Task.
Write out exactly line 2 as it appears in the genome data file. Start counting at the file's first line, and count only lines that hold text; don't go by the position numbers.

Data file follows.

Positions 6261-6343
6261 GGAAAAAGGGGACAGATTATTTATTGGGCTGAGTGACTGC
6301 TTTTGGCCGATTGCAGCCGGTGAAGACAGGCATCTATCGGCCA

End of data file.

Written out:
6261 GGAAAAAGGGGACAGATTATTTATTGGGCTGAGTGACTGC